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The fourth plate of The Four Times of Day, 'Night', shows a chaotic scene near Charing Cross. Numerous different individual scenes are layered one on top of another, forming a sense of mayhem, noise, and most importantly, collage. On the right of the print, a crashed coach is seen on fire with its passengers madly trying to escape. Meanwhile, a servant is accompanying a freemason home, he has been identified as Thomas de Veil, a real-life magistrate known for heavy drinking. He is apparently oblivious to the urine being poured from a window onto him. Behind him, a barber can be seen shaving a client. Amongst all this chaos, a homeless family is sleeping beneath a small shelter. Not only do these layered scenes result in a sense of collage, but the street signs, all advertising varying establishments, contribute further to this effect. They remind us of collage, with portraits, still life, and other curious objects. The collage effect is also achieved with the layering of space. The foreground is obviously where most of the action takes place, but Hogarth does not overlook the background, where a heavily laden cart can be seen leaving the bleak environment that Hogarth depicts London to be. Hogarth renders the streetscape as an incredibly enclosed space, which can likewise be seen in the other prints from this series. This chaotic scene suggests a lack of escape, which is reiterated by the passengers struggling to escape the burning coach.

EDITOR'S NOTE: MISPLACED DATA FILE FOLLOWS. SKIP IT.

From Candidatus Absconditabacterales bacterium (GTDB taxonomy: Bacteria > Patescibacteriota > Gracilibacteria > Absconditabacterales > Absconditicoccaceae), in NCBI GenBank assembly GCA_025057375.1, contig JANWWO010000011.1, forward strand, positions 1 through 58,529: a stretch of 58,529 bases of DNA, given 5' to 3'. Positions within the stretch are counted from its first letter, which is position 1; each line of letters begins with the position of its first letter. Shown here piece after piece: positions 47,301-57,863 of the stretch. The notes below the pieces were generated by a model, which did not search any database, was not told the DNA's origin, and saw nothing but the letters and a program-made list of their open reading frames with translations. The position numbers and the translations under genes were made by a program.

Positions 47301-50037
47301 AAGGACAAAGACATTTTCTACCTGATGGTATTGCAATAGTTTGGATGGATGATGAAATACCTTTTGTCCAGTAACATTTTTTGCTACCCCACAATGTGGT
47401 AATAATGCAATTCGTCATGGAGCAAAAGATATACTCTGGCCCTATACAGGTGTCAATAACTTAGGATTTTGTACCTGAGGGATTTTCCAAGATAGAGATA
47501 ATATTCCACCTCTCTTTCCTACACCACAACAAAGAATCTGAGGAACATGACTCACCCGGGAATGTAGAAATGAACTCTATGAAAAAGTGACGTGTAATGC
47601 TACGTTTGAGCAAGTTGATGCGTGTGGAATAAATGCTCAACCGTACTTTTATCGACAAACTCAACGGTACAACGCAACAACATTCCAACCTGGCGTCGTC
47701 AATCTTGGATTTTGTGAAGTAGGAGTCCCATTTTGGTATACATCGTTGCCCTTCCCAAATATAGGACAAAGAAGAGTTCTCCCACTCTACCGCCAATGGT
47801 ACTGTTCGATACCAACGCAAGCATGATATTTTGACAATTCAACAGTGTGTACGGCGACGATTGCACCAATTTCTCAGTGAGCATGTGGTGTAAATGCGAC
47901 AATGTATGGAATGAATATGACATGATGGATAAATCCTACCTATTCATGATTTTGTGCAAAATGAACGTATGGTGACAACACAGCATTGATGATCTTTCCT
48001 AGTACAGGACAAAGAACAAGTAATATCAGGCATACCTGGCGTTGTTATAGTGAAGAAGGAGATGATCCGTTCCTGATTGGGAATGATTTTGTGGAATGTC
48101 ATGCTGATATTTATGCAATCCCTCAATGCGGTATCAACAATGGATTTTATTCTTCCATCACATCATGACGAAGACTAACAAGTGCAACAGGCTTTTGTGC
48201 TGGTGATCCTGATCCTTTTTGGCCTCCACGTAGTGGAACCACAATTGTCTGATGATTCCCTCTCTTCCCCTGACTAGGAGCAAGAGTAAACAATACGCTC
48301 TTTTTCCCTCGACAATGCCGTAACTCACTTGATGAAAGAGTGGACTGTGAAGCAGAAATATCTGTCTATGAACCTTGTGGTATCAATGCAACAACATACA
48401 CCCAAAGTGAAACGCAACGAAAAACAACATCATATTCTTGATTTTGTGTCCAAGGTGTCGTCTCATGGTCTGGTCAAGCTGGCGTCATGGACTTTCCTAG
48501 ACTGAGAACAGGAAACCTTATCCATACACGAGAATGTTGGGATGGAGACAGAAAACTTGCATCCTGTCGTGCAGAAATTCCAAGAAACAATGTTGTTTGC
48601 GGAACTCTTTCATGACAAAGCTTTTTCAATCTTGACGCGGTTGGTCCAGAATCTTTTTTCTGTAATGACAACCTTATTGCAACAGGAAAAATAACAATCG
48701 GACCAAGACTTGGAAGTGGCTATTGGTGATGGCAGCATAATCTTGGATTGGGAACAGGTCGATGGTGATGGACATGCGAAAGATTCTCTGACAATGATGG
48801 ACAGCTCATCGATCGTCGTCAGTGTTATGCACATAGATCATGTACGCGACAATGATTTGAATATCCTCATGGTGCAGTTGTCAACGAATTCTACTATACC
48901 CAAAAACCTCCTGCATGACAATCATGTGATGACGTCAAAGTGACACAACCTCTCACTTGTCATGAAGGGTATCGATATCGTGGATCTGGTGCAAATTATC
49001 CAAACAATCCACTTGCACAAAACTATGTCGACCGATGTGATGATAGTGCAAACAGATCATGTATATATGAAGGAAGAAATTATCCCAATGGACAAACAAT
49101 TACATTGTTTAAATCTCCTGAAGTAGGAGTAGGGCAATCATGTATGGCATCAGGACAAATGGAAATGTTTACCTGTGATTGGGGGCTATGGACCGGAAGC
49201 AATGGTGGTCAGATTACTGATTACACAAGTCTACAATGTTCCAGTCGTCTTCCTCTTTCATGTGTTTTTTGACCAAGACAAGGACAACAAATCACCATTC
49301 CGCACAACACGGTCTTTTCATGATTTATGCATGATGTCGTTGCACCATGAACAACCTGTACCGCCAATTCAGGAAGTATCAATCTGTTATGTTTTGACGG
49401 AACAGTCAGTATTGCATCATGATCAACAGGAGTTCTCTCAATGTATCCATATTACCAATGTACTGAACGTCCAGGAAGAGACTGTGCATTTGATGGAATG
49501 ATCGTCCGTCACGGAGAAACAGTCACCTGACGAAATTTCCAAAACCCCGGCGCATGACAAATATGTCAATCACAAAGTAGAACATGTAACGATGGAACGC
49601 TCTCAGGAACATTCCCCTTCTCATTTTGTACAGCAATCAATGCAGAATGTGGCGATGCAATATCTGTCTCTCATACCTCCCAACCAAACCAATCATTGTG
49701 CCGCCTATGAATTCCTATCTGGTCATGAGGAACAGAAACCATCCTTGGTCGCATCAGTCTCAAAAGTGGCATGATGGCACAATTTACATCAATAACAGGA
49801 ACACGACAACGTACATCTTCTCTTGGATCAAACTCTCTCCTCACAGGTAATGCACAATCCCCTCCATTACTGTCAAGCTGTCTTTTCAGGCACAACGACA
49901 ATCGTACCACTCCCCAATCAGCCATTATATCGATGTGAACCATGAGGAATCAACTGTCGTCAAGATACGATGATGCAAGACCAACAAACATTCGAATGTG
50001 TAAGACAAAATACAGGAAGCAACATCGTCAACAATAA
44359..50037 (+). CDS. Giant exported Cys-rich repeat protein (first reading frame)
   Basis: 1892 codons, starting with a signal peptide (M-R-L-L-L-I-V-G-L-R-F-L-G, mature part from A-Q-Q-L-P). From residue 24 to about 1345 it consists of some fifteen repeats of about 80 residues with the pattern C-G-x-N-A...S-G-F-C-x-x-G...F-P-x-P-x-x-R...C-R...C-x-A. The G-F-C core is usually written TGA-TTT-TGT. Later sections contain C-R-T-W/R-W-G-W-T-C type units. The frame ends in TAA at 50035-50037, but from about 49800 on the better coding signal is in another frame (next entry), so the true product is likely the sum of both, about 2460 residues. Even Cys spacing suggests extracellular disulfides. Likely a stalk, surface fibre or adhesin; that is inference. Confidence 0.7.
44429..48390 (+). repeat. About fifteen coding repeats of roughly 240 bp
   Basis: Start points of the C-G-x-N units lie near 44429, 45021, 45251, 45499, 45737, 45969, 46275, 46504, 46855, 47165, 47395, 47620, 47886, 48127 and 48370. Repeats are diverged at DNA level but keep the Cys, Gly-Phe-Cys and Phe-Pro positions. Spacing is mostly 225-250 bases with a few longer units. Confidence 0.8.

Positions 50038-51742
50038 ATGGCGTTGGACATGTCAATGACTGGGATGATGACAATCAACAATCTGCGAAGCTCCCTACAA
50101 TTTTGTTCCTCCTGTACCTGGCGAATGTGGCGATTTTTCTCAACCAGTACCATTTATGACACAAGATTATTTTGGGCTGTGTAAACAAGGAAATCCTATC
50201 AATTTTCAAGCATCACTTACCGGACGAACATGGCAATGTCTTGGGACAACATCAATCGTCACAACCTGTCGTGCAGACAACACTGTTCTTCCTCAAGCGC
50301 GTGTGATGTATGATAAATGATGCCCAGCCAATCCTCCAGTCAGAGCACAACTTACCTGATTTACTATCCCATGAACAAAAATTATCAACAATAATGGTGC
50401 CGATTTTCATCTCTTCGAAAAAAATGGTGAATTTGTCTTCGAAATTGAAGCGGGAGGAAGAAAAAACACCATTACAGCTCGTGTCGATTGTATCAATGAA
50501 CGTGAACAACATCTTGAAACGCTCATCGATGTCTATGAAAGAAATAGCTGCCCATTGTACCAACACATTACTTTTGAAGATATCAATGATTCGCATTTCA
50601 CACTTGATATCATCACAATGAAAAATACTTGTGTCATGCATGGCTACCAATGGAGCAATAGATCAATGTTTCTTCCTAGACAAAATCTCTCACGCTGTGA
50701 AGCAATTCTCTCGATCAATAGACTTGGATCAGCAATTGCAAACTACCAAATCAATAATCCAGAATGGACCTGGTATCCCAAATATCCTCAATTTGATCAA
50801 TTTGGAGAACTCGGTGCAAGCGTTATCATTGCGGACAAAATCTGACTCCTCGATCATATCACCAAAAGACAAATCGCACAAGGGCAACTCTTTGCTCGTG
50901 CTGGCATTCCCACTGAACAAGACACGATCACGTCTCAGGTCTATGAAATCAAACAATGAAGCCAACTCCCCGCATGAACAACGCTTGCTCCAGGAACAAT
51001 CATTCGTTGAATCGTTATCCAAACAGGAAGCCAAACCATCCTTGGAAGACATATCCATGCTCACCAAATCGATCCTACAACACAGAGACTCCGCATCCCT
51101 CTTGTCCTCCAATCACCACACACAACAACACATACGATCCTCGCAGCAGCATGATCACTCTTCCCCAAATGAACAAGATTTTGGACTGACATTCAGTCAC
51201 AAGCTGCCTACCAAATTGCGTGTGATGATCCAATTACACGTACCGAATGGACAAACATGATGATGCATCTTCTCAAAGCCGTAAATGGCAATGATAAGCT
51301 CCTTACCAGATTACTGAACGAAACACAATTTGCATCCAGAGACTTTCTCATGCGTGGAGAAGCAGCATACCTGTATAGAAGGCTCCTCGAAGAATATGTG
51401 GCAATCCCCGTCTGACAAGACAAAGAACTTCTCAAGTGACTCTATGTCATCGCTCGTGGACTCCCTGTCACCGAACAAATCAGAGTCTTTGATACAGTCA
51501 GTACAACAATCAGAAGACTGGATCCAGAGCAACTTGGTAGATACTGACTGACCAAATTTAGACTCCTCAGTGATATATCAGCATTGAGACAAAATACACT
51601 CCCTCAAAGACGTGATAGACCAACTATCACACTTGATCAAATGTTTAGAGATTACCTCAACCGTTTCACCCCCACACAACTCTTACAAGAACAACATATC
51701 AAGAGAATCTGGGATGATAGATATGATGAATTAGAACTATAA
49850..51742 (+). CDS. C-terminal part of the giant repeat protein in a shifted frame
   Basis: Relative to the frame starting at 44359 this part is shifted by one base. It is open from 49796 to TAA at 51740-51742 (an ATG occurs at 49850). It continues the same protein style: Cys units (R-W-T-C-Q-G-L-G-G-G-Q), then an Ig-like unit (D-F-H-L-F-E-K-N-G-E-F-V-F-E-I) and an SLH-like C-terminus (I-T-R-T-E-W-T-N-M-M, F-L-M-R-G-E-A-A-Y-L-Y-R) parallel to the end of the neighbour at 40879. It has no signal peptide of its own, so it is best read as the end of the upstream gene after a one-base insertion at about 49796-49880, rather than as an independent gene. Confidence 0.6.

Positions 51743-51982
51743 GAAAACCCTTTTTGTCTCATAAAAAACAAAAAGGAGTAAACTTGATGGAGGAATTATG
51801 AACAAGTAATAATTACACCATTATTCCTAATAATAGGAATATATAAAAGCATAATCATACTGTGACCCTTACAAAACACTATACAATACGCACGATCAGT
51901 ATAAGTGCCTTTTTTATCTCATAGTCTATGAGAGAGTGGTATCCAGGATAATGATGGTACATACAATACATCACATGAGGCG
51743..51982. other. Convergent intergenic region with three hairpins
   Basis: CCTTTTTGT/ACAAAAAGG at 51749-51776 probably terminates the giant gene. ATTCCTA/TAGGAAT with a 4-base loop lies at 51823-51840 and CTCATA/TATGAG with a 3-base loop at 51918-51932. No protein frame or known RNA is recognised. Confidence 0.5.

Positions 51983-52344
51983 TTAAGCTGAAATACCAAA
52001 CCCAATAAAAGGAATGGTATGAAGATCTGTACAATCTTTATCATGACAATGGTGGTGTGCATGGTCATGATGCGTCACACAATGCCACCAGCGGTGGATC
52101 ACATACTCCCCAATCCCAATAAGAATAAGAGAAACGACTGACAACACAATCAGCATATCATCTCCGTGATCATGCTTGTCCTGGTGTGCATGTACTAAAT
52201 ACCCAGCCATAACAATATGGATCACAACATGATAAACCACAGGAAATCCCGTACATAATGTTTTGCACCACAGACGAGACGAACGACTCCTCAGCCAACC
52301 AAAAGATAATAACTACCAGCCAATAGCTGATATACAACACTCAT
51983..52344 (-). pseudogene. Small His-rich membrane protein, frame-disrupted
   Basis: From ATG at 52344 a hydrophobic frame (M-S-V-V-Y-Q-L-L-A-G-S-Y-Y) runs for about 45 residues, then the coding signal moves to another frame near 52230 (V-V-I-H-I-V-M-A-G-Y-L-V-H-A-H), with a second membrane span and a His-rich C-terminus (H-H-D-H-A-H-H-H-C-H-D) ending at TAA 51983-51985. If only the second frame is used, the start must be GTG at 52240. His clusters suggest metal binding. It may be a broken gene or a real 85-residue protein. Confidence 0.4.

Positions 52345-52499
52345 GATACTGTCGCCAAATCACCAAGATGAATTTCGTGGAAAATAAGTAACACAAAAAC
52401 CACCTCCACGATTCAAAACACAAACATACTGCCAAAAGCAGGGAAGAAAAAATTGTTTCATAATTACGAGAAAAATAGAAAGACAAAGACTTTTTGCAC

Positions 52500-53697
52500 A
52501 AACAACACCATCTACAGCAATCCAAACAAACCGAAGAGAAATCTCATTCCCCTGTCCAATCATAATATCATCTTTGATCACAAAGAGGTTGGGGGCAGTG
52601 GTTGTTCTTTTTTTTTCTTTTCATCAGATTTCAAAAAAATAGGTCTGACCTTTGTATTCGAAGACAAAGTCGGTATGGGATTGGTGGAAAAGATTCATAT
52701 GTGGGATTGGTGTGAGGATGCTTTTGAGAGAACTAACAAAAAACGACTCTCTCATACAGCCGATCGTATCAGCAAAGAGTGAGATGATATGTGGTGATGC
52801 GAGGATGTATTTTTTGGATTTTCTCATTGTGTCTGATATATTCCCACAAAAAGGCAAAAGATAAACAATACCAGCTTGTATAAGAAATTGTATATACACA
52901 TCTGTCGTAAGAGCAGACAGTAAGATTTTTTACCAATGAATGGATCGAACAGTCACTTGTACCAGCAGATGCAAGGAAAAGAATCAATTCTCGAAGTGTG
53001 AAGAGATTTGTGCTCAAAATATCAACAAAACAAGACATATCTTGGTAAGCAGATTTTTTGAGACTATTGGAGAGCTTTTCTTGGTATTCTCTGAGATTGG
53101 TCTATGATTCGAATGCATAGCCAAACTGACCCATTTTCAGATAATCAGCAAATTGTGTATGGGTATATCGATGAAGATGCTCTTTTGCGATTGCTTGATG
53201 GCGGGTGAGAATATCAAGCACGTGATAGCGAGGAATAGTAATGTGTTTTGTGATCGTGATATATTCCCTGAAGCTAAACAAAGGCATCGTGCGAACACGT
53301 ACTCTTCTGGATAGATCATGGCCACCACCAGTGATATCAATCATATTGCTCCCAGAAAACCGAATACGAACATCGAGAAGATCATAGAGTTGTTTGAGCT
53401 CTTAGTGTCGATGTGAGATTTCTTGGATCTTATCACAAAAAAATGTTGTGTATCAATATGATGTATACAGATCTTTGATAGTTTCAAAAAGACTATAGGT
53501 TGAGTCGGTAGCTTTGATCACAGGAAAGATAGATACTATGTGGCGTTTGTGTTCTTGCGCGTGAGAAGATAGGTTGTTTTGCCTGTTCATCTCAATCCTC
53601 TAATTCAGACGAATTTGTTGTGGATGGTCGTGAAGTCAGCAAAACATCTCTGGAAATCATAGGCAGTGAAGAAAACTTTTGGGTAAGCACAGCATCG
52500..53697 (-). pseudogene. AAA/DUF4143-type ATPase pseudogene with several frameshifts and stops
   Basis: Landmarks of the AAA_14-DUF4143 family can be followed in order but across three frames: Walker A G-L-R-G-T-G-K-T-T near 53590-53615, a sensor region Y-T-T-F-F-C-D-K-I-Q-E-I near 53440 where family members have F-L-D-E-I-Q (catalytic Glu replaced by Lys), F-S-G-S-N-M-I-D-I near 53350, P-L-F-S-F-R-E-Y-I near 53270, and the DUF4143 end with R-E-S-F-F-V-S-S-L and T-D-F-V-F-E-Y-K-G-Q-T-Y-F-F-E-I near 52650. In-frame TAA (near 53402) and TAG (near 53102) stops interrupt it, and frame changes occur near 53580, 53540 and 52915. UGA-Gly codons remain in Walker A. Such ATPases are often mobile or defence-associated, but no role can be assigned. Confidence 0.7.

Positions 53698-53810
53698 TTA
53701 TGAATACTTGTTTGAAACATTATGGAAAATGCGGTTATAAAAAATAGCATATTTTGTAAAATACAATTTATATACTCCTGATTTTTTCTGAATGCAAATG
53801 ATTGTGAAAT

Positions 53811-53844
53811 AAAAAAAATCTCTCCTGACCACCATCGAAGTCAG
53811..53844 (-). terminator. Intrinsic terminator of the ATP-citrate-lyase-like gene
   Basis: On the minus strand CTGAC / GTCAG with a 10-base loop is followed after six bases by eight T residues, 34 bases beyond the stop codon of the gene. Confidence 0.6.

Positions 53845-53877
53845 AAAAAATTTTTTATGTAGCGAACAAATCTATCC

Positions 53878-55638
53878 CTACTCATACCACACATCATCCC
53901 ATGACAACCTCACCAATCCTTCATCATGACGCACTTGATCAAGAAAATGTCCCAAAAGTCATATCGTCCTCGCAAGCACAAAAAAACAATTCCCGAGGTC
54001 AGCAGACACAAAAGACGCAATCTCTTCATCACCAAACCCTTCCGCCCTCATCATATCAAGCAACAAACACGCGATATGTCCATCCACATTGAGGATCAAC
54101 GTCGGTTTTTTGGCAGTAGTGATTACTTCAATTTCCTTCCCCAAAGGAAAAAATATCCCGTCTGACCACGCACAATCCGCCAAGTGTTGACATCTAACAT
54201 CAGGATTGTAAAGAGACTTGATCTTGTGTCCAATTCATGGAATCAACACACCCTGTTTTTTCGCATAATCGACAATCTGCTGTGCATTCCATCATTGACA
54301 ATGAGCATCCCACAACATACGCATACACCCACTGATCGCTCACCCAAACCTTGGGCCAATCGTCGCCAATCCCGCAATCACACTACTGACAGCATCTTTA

- Ed Scobie

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